- Post-competition weight regain is again majorly confounded by several factors. First and foremost, after a competition many competitors binge the crap out of themselves. They’re not exactly in the ‘lean bulking’ mindset. Plus, this population actually likely has too low a body fat percentage: their hormonal health is shot. Even still, many bodybuilders talk about the ‘anabolic rebound’ after cutting or contest prep, so anecdotal evidence goes both ways.
- By far the most interesting data comes from Trexler & Nuckols’s own unpublished meta-analysis. However, again here we have so many confounders you’d need major effect sizes and huge sample sizes to tease out any effects of less important variables like body fat percentage.
- As they acknowledge, they did not perform a systematic review, so there’s again potential for bias in study selection (though not consciously: I trust these guys absolutely).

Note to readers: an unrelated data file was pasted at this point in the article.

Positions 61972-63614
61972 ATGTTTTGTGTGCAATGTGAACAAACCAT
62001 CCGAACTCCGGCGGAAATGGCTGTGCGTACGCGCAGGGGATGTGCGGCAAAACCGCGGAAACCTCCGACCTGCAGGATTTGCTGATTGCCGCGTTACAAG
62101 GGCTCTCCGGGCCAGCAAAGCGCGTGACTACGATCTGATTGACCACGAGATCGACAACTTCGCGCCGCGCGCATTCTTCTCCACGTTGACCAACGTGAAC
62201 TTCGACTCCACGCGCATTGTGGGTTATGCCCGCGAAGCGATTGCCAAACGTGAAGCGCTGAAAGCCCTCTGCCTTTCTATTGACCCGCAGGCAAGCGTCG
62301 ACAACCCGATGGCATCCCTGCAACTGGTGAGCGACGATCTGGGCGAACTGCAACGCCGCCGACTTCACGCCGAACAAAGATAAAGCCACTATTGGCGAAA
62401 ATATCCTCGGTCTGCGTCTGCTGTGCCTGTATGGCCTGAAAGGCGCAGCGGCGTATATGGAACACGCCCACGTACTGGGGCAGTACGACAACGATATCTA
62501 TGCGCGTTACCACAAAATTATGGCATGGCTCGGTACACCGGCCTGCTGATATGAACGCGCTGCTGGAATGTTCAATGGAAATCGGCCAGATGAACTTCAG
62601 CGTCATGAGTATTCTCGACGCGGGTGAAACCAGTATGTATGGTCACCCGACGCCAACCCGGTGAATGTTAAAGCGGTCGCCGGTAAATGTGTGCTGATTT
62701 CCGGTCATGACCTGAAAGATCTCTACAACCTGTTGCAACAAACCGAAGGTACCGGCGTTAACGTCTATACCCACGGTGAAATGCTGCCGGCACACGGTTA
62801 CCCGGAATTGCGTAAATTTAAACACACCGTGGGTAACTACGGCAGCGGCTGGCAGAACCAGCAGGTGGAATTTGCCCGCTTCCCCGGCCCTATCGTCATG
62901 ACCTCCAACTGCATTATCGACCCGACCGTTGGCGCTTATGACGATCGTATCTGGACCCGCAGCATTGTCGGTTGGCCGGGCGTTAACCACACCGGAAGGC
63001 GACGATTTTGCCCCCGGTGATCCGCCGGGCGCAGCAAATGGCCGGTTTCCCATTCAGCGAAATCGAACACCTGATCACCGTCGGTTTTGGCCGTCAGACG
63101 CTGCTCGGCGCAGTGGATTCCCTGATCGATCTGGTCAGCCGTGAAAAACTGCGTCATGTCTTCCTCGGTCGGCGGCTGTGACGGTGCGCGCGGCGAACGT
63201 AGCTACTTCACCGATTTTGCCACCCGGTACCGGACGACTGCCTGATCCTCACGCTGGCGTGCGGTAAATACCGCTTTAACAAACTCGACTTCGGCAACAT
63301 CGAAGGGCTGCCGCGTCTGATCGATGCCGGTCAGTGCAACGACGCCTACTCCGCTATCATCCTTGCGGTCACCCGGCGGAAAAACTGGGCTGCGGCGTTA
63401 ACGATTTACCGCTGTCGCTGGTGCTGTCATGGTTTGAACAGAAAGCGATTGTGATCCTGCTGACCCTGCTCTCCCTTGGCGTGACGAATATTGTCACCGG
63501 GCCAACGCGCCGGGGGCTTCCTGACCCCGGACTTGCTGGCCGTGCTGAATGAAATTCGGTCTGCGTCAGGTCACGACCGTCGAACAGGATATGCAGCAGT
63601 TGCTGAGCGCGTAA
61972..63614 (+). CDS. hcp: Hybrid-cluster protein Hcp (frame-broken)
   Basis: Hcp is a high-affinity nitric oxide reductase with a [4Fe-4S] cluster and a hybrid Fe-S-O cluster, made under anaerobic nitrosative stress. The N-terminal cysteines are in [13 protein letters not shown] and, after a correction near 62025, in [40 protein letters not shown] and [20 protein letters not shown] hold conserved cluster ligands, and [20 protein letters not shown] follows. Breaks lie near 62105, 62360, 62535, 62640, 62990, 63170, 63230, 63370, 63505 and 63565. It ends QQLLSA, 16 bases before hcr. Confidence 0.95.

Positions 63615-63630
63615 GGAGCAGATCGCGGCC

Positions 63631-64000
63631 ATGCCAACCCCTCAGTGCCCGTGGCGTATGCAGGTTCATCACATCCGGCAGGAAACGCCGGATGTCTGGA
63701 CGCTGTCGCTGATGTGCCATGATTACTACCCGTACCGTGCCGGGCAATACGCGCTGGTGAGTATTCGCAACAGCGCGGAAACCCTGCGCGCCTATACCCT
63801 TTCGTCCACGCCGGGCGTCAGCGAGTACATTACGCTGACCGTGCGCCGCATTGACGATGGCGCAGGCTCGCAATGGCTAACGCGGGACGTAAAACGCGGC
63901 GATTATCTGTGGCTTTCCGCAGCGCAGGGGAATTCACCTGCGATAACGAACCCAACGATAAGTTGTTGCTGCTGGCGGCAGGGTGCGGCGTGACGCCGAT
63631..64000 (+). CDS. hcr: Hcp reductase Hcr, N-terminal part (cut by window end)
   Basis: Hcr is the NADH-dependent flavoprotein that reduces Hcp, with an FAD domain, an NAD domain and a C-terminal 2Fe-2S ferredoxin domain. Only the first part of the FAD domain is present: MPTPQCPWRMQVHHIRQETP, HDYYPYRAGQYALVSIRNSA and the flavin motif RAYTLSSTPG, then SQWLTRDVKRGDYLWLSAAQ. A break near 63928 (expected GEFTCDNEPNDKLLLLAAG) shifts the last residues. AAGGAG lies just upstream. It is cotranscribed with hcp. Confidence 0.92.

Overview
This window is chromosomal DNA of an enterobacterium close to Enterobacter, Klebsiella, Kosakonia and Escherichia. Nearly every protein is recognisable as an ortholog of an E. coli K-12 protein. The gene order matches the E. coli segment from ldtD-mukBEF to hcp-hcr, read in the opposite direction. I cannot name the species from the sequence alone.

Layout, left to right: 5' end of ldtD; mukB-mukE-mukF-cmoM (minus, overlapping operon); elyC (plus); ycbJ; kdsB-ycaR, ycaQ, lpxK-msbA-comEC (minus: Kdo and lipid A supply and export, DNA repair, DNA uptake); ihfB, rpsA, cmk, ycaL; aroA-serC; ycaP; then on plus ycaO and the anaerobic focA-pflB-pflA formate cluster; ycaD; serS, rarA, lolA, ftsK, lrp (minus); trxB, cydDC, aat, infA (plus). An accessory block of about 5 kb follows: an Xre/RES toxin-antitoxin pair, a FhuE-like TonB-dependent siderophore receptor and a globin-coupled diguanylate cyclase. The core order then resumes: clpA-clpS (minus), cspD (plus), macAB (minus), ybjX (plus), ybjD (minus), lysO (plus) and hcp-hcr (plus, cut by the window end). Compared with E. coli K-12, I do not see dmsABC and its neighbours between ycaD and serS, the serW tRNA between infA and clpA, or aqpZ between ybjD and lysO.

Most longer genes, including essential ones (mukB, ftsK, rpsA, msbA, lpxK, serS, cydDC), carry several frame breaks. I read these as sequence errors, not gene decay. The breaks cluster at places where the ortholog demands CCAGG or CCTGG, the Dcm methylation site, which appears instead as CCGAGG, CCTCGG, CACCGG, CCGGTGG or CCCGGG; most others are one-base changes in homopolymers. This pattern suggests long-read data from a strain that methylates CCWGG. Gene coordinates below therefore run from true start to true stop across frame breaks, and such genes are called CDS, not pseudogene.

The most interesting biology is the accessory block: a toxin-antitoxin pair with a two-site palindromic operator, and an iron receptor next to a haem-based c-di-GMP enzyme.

- We’re looking at 1 variable in studies that were about something else, so you get major confounding effects. For example, did they gain more muscle because they were leaner or because they were in the group with the more effective training protocol? This should average out in theory, but epidemiological research shows us this is often not the case in practice, especially not in studies with around 20 subjects.
- The analysis did not control for baseline muscle mass or training status, which obviously affects the rate of muscle growth. Lesser trained individuals may on average have more fat and less muscle and gain more muscle in a study, which would show up as a positive relation between body fat level and muscle growth.
- They grouped men and women together. You cannot compare body fat percentages between men and women directly due to genetic differences in body fat storage patterns and essential fat levels. 10% Body fat is a nice sixpack level body fat for men, whereas most women at this body fat level are in a coffin or misguided by erroneous body fat measurement methods. Female essential body fat levels are around 12%.
- Most of these studies had no diet control. If people that eat more tend to have higher body fat levels and a greater likelihood of ending up in energy surplus, we can again get a positive relation between muscle growth and body fat percentage purely mediated by energy intake.